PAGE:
‘Baghead’ is amateurish but shows its quirky side

"Baghead" is better than its Mumblecore-style predecessors, but its quirkiness isn't enough to overc

In the tradition of “The Blair Witch Project” and with a tip of the hat to John Sayles’ “Return of the Secaucus 7,” “Baghead” takes us into the woods with four young adults hoping to settle down and write a screenplay.

Eventually, they will be spooked by a creature with a bag over his head, but that’s after they enter into a bit of romantic intrigue. Matt (Ross Partridge) is hit on by Michelle, played by Greta Gerwig. If Matt takes the hook and beds his little inebriated friend, he will incur the wrath of his on-again, off-again girl of 11 years, Catherine, played by Elise Muller. Let’s not forget Matt’s best friend Chad (Steve Zissis), who has this wicked crush on Michelle.



STARRING Ross Partridge, Elise Muller, Steve Zissis and Greta Gerwig


RUNNING TIME: 88 minutes

Written and directed by the Duplass Brothers, Mark and Jay, “Baghead” is the latest entry into the Mumblecore sweepstakes, an American independent film movement that all but boasts about low-budget production, use of hand-held digital cameras and unscripted dialogue. Mumblecore almost always features unknown twentysomething actors

The Duplass Brothers are in the vanguard of that movement.

I must confess that I view this trendy development with skepticism. While it can generate some novel ideas, it can also spew out pretentious garbage like “Blair Witch.” Too often in our culture of disposability, we eagerly embrace anything that is different just because. Just because.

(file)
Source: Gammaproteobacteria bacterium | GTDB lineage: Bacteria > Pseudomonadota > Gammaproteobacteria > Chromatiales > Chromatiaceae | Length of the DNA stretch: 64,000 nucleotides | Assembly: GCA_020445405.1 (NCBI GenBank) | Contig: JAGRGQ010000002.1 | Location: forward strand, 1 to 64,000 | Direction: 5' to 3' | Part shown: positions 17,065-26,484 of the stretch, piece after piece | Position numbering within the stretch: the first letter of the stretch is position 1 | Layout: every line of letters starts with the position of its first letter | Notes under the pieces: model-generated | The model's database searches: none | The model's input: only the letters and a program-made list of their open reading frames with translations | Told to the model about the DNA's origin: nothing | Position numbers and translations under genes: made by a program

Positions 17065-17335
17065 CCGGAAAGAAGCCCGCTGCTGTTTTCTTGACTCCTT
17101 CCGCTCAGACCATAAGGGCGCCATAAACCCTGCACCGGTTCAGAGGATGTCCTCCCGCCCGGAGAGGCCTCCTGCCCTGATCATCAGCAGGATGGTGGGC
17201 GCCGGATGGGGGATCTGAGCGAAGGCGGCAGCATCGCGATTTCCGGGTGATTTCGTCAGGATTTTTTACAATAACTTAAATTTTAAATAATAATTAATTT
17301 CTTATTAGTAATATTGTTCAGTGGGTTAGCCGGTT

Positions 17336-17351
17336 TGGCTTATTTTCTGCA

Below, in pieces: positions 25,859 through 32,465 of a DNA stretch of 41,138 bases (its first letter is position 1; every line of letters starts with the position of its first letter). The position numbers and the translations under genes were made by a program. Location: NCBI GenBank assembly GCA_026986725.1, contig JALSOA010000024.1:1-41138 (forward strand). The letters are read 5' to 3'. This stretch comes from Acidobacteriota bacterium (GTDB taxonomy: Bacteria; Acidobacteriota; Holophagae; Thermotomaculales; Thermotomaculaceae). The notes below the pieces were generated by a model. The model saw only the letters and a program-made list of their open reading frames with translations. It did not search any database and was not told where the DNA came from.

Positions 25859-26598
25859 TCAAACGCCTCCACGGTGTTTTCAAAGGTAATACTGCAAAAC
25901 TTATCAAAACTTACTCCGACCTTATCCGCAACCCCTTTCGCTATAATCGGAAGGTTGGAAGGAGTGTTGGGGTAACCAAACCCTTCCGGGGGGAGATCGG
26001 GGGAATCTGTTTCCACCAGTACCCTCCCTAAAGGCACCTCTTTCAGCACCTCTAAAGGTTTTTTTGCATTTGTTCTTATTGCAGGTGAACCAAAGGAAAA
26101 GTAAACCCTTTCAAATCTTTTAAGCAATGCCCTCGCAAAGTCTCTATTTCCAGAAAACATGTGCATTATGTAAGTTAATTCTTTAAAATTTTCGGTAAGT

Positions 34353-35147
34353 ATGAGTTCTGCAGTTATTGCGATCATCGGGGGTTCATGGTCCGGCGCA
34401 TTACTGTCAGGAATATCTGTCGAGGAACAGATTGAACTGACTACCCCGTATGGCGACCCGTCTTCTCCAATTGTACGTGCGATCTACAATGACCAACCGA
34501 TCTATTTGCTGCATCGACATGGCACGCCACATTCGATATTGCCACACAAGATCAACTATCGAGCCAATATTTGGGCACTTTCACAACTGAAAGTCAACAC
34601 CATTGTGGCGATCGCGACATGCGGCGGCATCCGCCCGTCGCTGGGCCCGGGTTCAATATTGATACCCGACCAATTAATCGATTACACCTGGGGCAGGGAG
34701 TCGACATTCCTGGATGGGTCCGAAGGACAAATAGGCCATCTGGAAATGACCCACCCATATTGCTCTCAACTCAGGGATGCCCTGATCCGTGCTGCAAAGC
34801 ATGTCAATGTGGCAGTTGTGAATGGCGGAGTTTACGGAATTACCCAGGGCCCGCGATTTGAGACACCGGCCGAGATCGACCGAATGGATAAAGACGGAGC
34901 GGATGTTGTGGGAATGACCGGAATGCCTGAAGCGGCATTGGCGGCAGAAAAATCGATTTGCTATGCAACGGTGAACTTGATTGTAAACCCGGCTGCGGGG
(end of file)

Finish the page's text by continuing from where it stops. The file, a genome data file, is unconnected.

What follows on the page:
Though it is derivative, “Baghead” is a much finer film than “Blair Witch.” Because it incorporates romantic intrigue into its narrative, this film within a film creates some genuine suspense and tension, even though it begins to outlast its welcome before its 88 minutes elapses.

By calling attention to its spontaneity with out-of-focus shots and a hand-held camera, “Baghead” all but attempts to justify some of its amateurish encounters and dialogue. “This footage is amazing,” says Chad in the last scene. Whoopee! Why not throw in an “awesome” too?

Once more, it seems to me that this whole Mumblecore movement can justify an unpolished, unsophisticated approach as a convenient dodge. “Hey, what do you expect? We don’t have that much loot.”

But I digress.

For what it is or tries to be, “Bag-head” succeeds more than other projects of its ilk. Even if some parts are annoying, its quirkiness can almost win you over.

Categories: Entertainment, Life and Arts

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